The Peace Wheel was designed with the idea of helping people to have a more holisitic understanding of life, which means that they are trained to meditate and thus to be more centered in their life outlook.  Instead of reacting to first opinions and perspectives, they would evaluate both sides of an issue and seek to resolve any disputes through dialog and nonviolent decision-making.

The theme of the International Day of Peace this year is: People Have the Right to Peace.  In particular, children have the right to grow up in a safe and respectful home, where they can be encouraged to respect others and to go on to a higher education, which is not likely to happen if they are forced to go out and earn money at an early age to help support their families.

The religions of the world generally have a moral and a spiritual aspect.  While not all religions are based on a personal God, they usually proclaim a Universal Spirit, an Ultimate Reality, or a Life Force.  A simplified form of a universal ethic is the Golden Rule proclaimed in some form by virtually all religions, which is Treat others as you would have others treat you.

One of the projects of UDC through its World Interfaith Network is that of developing A Global Code of Living.  A global ethic would focus largely on the ethical side of the code, where a code of living would recognize both the moral and spiritual dimensions of conduct.  The Golden Rule is a good place to start, but there is much more to say.  If you are interested in being part of this project, please contact UDC.

 

Spirit is One; paths are many!!!

MEDITATION MUST PREPARE US FOR THE WORLD

Be doers of the word, and not hearers only, deceiving yourselves.  For those who are hearers and not doers, they are like the ones who observe their natural faces in the mirror; they observe themselves and go away, at once forgetting what they were like.  But those who look into the perfect law, the law of liberty, and persevere, being not hearers who forget but doers that act, they shall be blessed in their doings.

—  James the Apostle, Science and Spirituality, p. 431

 

Religion contains both moral and spiritual dimensions.  Those who want to substitute “spiritual” for “religious” have a tendency to leave out the horizontal dimension of morality, which connects us to all human beings and all life.  Today we have many religions, and yet if in fact we tune into some form of Higher Power we often neglect to  connect that Higher Power to living a moral life in the world.  With all of the corruption in our society, and the great amount of misunderstanding and violence now present, we cannot afford just to live within a cocoon that keeps us from acting in line with our beliefs.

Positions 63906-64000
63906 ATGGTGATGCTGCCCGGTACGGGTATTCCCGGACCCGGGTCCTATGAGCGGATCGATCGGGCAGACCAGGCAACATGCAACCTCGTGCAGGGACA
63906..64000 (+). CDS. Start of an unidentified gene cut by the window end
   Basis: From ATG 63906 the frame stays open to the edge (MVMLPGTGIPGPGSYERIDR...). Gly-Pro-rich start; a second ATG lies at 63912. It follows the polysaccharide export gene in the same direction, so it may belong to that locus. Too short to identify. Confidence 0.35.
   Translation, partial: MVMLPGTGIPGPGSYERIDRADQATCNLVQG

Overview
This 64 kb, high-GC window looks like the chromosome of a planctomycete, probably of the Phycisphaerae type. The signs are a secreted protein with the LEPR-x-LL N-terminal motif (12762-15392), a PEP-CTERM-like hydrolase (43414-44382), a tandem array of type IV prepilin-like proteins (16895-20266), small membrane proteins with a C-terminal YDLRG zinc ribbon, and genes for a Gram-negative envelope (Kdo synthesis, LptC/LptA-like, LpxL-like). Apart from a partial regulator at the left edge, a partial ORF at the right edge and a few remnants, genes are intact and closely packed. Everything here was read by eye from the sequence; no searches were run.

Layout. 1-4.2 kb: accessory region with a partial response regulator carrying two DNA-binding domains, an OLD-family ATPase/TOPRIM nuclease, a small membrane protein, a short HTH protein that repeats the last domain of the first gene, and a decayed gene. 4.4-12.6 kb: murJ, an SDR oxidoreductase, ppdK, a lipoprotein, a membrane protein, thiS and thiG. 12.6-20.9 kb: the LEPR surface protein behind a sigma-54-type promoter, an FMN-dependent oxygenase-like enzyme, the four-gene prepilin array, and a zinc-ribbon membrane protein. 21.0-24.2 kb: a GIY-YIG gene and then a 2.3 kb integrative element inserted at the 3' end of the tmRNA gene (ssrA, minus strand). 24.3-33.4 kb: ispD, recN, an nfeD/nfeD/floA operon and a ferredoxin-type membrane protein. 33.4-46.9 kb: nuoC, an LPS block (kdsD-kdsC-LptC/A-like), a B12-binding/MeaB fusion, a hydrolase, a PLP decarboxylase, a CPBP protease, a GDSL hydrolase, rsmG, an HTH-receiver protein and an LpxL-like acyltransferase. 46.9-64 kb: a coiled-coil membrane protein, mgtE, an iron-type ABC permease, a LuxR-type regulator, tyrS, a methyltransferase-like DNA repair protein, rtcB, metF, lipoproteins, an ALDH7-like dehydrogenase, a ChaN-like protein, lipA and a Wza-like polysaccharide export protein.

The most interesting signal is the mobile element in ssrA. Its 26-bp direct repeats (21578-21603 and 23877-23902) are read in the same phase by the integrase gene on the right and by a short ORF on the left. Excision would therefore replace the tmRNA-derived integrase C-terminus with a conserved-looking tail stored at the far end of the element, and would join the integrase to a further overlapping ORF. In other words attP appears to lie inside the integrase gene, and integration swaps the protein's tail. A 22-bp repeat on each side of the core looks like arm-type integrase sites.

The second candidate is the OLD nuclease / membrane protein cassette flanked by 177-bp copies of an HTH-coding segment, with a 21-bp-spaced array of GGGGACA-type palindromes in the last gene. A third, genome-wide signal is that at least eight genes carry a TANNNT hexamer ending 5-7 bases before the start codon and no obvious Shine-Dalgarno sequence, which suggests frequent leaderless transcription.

Oprah Winfrey and Deepak Chopra have been doing a series of meditation experiences that help to link us with our deeper natures and help us to find personal and spiritual meaning for our lives.  All this is good, and the language used seems to move beyond words that are apt to cause blockages in terms of being sectarian or tied to one religion.  All this is most helpful.  But neither should meditation be only about ourselves.  We live in a world that needs our help, and part of the meaning of our lives should lead us to serve others and the world.  We are challenged to find ways of serving that are in tune with the universality of the Life Force, called by any name or no name.

Beyond political parties and antagonistic points of view there is that Essence that unites and helps to remind us that we are part of that Wholeness which is the Life Force itself.  Our living of a nonviolent life is one of the major challenges of our time, and we need to be able to apply that attitude at many levels as we live our daily existence, and in particular when we are faced with those who have a different point of view than we do.

The Peace Wheel that the Unity-and-Diversity World Council has developed contains twelve different sectors that show the many different interests and fields that make up our society.  In the midst of the Oneness of the Spirit, there is the manyness of everyday life in which we are all involved.  In a democracy we are called upon to live in both worlds and to encourage others to do the same.  Together we can find our way through the maze of the modern world and the coming of the global civilization.

 

Spirit is One; paths are many!!!